Partially restored comments- -------------------------- [https://www.flickr.com/photos/beachcomberaustralia] said: According to the Great God of Google, Reutlinger photographic studio was at 21 Boulevard Montmartre in Paris. BoulevardView And a bit of Reutlinger history - including: "... Léopold continued to run the studio until he lost an eye in an accident with a champagne cork in 1930..... -------------------------- [https://www.flickr.com/photos/47297387@N03] said: Given by Maud "To M[...] Harvey fellow Nationalist" on April 19th '96 in Paris. Mr Harvey? McHarvey? That was a Sunday. -------------------------- [https://www.flickr.com/photos/scorbet] said: Carol Maddock - Edmund Harvey according to this collection list. -------------------------- [https://www.flickr.com/photos/47297387@N03] said: Sharon Corbet - Thanks Sharon! -------------------------- [https://www.flickr.com/photos/johnspooner] said: In 1901 The Tatler published a full-page picture of Maud Gonne as "The Irish Joan of Arc". I mention this only because the photo was credited to Chancellor of Dublin, which means she was very probably conveyed to the 'Galleries' by means of his Movable Boudoir. [New readers: the term "Movavble Boudoir" is explained in the comments here] -------------------------- [https://www.flickr.com/photos/scorbet] said: Here's Edmund Harvey in the 1901 census in Waterford. He write pamphlets apparently, including "Ireland's parliamentary representation: a comparison of the treatment of minorities in the United States, and in the British Isles". -------------------------- [https://www.flickr.com/photos/scorbet] said: Maud Gonne's wiki page with some info on her family and early life, as requested... -------------------------- [https://www.flickr.com/photos/sam2cents] said: She had more than one husband at that, I think. And she was mistress to a French politician before she met McBride. Actually, that's something that really grates - W. B. Yeats is made out like a hero today but out of jealousy of McBride he spread pretty serious stories about him. When McBride died Yeats waited a short while and asked Maud Gonne to {comment only partially restored - some lost to the digital ether - apologies to sam2cents}. -------------------------- [https://www.flickr.com/photos/sam2cents] said: By the way... I love this portrait. She was a babe in her day! -------------------------- [https://www.flickr.com/photos/scorbet] said: John Spooner - Reutlingers also seemed to have a "Movable Boudoir" - at least their cards advertised that they had both a telephone and an "ascenseur". -------------------------- [https://www.flickr.com/photos/66151649@N02] said: Reutlinger died in 1888. His enterprise was still in business it seems. -------------------------- [https://www.flickr.com/photos/47297387@N03] said: Sam We have a life-size photo of Maud here at Library Towers, taken in 1893. The plate was ginormous (technical term) - "This portrait was taken using a specially designed camera built by J. V. Robinson of Malahide and capable of taking plates as large as six feet by four feet. It required two men to work the camera from the inside." -------------------------- [https://www.flickr.com/photos/sam2cents] said: Carol Maddock That sounds like an incredible camera - whatever happened to it? Would I be right in thinking the National Library doesn't have a scanner quite big enough for the 6'x4's? -------------------------- [https://www.flickr.com/photos/47297387@N03] said: Sam I went off for a rummage seeking Edward Chandler's book, Photography in Ireland (2001), and found this great information for camera/developer nerds everywhere on that not quite life-sized image of Maud, as I claimed above. If she was 1.83m, as the always truthful internet tells me, then she was just over 6ft. tall in old money, and this image was {comment only partially restored - some lost to the digital ether - apologies to carol}. -------------------------- [https://www.flickr.com/photos/47297387@N03] said: Sam P.S. I did ask our Digital Elves if they had a scanner big enough, but they said that if they told me, then they'd have to kill me. -------------------------- @35355265@N06 said: The Hannah Arendt of WW1, "an inconceivable madness". -------------------------- [https://www.flickr.com/photos/johnspooner] said: Sam Here is J V Robinson's obituary in the Irish Times on Monday 21 October 1901. -------------------------- [https://www.flickr.com/photos/sam2cents] said: John Spooner - Thanks John! I like the line 'in this age of universal electric lighting'. -------------------------- [https://www.flickr.com/photos/66151649@N02] said: Miss Gonne belongs to an English and Protestant family; it was because she owned land in Ireland that she had the opportunity to witness the painful spectacle of Irish misery and resolved to relieve it. "I gave my life to Ireland, she tells us, until the home ride is stolen. But I did not give up the religion of my fathers. Miss Maud, tall and {comment partially lost - apologies} -------------------------- [https://www.flickr.com/photos/66151649@N02] said: Maud Gonne gave lectures. In a monotonous and tireless voice, taking from her aquamarine eyes the sky to witness, she narrated the misery of the peasants of her country, the atrocities of landlords, and dedicated to the wrath of Hell the Protestants of Ulster she called "these abominable Orangist hypocrites". Le Cri de Paris / dir. P. Dollfus / 1918-05-26 -------------------------- [https://www.flickr.com/photos/sam2cents] said: Carol Maddock - J. V. Robinson must have been a pretty successful photographer in the first place to afford such a device, and very proficient at the scientific arts involved to have designed such a beast. Someone worth knowing way more about. As for Maud Gonne, I had no idea she was so tall, but I see in group photos she towers over other women. Her daughter, the one Yeats was interested in, was very -------------------------- [https://www.flickr.com/photos/66151649@N02] said: She was big in France. I'll post some links in a bit... Her son founded Amnsty International. She was six foot tall with auburn hair and fire in her eyes. Rrrrrr. --------------------------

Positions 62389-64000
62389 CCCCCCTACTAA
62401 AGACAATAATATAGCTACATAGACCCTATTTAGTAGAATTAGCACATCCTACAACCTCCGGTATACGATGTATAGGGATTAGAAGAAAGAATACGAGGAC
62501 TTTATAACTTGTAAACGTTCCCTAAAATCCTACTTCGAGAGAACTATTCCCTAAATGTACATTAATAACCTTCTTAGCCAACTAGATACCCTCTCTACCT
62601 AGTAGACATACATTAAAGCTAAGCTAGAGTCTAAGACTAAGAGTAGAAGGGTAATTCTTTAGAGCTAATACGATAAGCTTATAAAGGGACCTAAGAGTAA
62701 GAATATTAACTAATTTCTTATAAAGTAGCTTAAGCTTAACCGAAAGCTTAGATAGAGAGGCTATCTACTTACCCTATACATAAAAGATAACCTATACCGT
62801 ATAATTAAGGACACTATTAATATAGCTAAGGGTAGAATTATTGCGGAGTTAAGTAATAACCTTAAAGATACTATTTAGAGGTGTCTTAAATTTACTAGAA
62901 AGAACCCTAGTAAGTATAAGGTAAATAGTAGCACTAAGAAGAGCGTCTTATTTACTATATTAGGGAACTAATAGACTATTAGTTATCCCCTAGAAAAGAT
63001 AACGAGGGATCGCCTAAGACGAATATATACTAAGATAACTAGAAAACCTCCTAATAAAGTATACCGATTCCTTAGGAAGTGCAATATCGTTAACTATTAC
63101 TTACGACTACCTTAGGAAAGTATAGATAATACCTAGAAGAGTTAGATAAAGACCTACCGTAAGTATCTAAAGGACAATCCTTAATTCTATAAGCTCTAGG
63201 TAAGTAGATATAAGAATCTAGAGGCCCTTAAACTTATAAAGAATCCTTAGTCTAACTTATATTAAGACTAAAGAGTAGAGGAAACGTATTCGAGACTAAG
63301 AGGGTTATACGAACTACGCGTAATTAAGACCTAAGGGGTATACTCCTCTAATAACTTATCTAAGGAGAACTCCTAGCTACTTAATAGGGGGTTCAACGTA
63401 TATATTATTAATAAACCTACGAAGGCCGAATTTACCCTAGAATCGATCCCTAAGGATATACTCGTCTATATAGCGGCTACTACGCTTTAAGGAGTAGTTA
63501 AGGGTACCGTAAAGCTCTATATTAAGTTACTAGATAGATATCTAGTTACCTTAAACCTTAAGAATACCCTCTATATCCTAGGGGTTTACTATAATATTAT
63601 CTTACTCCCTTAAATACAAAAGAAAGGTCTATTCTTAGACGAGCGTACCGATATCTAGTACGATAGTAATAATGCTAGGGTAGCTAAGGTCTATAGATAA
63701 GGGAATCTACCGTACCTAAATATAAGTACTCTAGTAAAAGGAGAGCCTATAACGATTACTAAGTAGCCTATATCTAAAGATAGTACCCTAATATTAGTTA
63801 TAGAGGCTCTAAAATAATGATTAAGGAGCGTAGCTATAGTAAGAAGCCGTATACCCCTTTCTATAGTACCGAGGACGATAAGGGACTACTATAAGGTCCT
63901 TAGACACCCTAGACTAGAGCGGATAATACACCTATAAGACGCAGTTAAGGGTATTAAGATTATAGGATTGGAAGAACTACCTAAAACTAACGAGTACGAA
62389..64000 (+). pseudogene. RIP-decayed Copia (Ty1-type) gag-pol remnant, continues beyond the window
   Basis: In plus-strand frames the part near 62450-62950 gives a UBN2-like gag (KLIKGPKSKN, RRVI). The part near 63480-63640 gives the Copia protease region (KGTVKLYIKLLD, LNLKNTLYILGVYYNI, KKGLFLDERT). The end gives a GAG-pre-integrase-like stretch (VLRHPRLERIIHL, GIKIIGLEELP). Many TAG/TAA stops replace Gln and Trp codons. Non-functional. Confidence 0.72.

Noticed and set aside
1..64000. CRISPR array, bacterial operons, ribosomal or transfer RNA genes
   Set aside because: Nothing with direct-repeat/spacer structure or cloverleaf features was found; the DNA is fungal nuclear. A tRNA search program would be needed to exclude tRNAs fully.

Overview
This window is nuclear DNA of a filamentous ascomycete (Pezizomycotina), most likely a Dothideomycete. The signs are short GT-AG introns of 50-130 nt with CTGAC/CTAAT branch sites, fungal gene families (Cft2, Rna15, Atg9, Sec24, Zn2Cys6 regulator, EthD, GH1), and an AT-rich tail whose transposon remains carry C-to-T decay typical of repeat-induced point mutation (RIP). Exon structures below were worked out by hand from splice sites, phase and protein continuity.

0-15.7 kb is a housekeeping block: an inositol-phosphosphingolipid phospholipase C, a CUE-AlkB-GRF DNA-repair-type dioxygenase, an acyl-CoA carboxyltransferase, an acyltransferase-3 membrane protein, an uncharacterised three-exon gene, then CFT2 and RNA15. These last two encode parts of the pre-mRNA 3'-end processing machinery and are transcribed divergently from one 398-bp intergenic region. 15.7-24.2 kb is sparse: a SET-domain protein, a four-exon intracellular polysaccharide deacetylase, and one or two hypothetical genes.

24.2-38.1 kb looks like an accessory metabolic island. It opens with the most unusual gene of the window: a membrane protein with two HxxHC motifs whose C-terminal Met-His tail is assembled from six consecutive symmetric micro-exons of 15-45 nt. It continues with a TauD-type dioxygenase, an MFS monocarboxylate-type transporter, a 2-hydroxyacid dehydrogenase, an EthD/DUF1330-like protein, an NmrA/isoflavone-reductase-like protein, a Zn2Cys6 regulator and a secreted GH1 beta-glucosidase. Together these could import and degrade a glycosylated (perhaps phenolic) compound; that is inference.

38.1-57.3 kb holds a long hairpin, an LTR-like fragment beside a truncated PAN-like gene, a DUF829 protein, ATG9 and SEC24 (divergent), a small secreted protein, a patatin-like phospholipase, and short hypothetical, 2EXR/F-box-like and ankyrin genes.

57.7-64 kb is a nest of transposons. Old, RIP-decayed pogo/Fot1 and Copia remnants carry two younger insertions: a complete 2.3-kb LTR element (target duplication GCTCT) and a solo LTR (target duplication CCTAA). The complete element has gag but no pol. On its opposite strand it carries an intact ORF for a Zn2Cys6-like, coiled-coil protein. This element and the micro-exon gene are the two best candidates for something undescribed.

Posted: 18.02.2018  
 
La Belle Province
I love that direct gaze, but Maud, please put down the knitting needles! That boa has a mind of its own.
Posted: 18.02.2018  
 
oaktree_brian_1976
I've attempted to translate the truncated comment above: Miss Gonne belongs to an English and Protestant family; it was because she owned land in Ireland that she had the opportunity to witness the painful spectacle of Irish misery and resolved to relieve it. "I gave my life to Ireland, she tells us, until the home rule voted upon. But I did not give up the religion of my fathers. Miss Maud, tall and slender, with a frail appearance, conceals a virile energy. Her face, seen from afar, seems of a fine, slightly imprecise sweetness; as we approach we sees her features accentuated, to reveal the marks of the voluntary force: one discovers, almost, a man, where one had foreseen almost an angel of the ceiling. The eyes, immense and clear, denounce the ardent faith which governs, at Miss Maud's, practical vigor. As she was asked the origin of her stay in France: "I was obliged," she replied, "to stay there, because the fatigue of the meetings in the open air had weakened my chest. I had a broken vessel, and the doctors ordered me a season in the South, which is how I came to know you." La Femme newspaper, March 15, 1892. gallica.bnf.fr/ark:/12148/bpt6k5510090w/f6.item
Posted: 18.02.2018  
 
ɹǝqɯoɔɥɔɐǝq
It's déjà vu all over aGonne ! Good work [https://www.flickr.com/photos/nlireland/] Maud speaks (virtually spooky) ... youtu.be/tCUmxjA-Xbs youtu.be/AMW8M_Xn4O4
Posted: 19.02.2018  
 
domenico milella
Congratulation for your beautiful Album.
Posted: 19.02.2018  
 
Foxglove
glad to see that what once was . . gone has returned
Posted: 21.02.2018  
 
Rhys Chris Pease
Sean McBride , her son, was born in Paris and when I met him in the 1980's he still had a slight french accent. He was a remarkable man being arrested and charged with the assassination of Kevin O'Higgins in 1927 and becoming a Cabinet Minister 21 years later. He also won both the Nobel peace Prize in 1974 and the Lenin peace Prize 1975-76
Posted: 23.02.2018  
 
Dr. Ilia
Great composition
Posted: 26.02.2018